We present an efficient algorithm for the terrain-flood query in Section 4. The algorithm works by sweeping descending contours on the terrain, tracking where water flows and determining which depressions become full. A key feature of the algorithm is that once we find a contour delimiting a flooded region, we can mark the enclosed region as flooded and prune it from consideration.

For the point-flood query, we present in Section 5 an algorithm that preprocesses the terrain into a data structure so that queries can be answered quickly. If we assume the single-flow direction (SFD) model in which water from a vertex flows along the steepest descending edge, we describe an algorithm that, after preprocessing the terrain, can answer point-flood queries in time logarithmic in the number of vertices on the terrain. We also briefly discuss algorithms for the flood-time query that asks when, rather than if, a point will become flooded. These algorithms all work by recognizing that not all depressions are equally important from the perspective of the query point. The terrain can be simplified into a set of depressions called the tributaries. The local behavior within each tributary can then be ignored. Instead, the algorithms depend only on the global behavior: does the tributary become full, and if so, which downstream tributaries does it spill into?

We have implemented the algorithms for terrain-flood and point-flood queries and tested them on real terrains. We show that the algorithms are efficient in practice, across a variety of queries, and give some analysis as to how varying the query affects the running time. We also compare terrain-flood queries qualitatively under two variants, the multi-flow direction (MFD) and single-flow direction (SFD) models, showing cases where the flooded regions are significantly different under the two (Section 6).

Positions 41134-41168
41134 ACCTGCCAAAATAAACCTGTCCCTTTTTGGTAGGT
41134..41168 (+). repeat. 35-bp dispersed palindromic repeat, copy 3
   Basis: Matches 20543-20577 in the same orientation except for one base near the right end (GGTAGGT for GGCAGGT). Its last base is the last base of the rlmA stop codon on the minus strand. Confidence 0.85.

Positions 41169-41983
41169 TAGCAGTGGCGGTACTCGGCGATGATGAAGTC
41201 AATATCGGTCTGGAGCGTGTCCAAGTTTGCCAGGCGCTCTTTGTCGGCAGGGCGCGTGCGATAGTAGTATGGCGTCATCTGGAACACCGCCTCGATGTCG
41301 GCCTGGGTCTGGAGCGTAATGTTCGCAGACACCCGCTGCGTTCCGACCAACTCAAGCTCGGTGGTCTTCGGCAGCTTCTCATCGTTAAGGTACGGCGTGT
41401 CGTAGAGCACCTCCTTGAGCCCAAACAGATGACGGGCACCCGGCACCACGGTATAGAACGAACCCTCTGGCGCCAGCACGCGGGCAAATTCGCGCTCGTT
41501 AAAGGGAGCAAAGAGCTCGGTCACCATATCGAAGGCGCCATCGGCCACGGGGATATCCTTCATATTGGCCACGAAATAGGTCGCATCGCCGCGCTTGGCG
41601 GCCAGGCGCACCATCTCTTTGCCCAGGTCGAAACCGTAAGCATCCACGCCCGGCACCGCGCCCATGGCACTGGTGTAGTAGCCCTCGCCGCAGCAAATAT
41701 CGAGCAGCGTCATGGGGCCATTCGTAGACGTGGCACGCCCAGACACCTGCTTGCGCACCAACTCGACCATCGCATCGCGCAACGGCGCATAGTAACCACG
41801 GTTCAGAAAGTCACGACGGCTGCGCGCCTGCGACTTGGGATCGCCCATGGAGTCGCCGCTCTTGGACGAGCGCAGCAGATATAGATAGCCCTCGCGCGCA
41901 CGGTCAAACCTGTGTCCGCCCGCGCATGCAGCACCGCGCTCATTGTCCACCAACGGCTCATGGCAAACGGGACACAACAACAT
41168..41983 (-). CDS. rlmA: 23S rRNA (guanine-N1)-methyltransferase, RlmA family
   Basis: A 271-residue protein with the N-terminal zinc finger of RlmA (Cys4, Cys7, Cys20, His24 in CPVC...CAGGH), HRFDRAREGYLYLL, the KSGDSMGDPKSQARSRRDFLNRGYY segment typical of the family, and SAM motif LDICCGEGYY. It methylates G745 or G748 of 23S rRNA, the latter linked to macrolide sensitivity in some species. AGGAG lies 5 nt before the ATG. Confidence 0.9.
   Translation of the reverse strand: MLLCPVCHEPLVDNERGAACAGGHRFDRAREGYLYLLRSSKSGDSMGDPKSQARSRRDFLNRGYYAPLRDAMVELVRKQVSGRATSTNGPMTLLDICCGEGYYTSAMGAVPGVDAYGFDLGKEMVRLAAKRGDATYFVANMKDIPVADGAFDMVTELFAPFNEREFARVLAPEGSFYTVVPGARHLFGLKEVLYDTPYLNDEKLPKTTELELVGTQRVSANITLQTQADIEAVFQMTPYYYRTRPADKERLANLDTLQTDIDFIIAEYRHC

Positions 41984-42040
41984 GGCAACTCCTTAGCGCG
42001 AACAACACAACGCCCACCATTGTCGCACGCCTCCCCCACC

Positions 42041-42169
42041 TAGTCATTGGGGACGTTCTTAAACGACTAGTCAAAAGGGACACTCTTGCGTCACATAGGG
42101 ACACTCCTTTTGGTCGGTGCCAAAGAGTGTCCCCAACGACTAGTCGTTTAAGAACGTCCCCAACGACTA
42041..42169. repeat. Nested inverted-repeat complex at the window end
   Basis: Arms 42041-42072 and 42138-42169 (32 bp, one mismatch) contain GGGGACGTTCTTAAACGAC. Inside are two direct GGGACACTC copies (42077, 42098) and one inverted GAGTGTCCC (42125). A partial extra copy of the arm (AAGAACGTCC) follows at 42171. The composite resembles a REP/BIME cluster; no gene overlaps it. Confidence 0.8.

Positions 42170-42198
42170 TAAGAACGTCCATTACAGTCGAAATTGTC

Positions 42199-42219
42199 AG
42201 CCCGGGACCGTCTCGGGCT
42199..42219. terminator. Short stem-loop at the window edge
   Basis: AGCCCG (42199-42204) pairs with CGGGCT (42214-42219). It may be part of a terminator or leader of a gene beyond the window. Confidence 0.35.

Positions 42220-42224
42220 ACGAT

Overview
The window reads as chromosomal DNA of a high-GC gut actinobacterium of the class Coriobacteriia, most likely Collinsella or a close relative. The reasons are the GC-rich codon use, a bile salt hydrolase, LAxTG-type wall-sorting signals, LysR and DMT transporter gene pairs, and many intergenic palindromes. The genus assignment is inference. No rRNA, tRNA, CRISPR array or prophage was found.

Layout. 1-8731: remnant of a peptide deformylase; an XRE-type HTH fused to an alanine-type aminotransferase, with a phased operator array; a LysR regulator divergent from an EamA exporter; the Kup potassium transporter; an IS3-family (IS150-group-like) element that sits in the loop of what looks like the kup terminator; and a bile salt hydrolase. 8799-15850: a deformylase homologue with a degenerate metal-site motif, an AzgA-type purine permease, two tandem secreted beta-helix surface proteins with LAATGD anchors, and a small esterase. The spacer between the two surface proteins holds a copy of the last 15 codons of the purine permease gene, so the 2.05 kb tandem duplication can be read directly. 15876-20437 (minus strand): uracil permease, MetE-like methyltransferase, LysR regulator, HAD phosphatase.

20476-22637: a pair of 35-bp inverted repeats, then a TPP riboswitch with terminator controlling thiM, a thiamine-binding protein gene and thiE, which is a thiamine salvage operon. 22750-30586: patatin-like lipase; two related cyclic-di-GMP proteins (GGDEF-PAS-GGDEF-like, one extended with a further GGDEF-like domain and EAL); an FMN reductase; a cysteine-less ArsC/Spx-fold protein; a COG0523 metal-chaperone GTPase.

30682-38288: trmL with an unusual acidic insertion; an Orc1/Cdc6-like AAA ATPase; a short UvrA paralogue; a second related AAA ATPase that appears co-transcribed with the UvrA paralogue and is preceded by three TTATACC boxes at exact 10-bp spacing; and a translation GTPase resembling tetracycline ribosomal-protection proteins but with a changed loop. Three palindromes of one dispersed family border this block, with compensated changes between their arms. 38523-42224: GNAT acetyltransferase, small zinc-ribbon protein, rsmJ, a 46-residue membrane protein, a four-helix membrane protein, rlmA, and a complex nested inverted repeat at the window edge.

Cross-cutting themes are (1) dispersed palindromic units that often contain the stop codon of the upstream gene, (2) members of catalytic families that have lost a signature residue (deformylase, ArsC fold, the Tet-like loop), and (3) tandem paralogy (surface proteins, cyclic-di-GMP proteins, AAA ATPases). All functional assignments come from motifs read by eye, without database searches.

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2. Preliminaries

Terrains. Let M be a triangulation of R2, and let V be the set of vertices of M; set n = |V|. We assume that V contains a vertex v at infinity and that each edge {u, v} is a ray emanating from u; the triangles in M incident to v are unbounded. Let h : M → R be a height function. We assume that the restriction of h to each triangle of M is a linear map, that h approaches +∞ at v, and that the heights of all vertices are distinct. Given M and h, the graph of h, called a terrain and denoted by Σ = (M, h), is an xy-monotone triangulated surface whose triangulation is induced by M.

Critical vertices. There is a natural cyclic order on the neighbor vertices of a vertex v of M, and each such vertex u is either an upslope or downslope neighbor, that is, h(u) > h(v) or h(u) < h(v), respectively. If v has no downslope (resp. upslope) neighbor, then v is a minimum (resp. maximum). We also refer to a minimum as a sink. If v has four neighbors w1, w2, w3, w4 in clockwise order such that max(h(w1), h(w3) ) < h(v) < min(h(w2), h(w4) ), then v is a saddle vertex. If a vertex is not a critical point, call it regular. See Figure 2.

Figure 2. From left to right: minimum (sink), maximum, saddle, and regular vertices. Upslope and downslope neighbors are marked in white and black, respectively.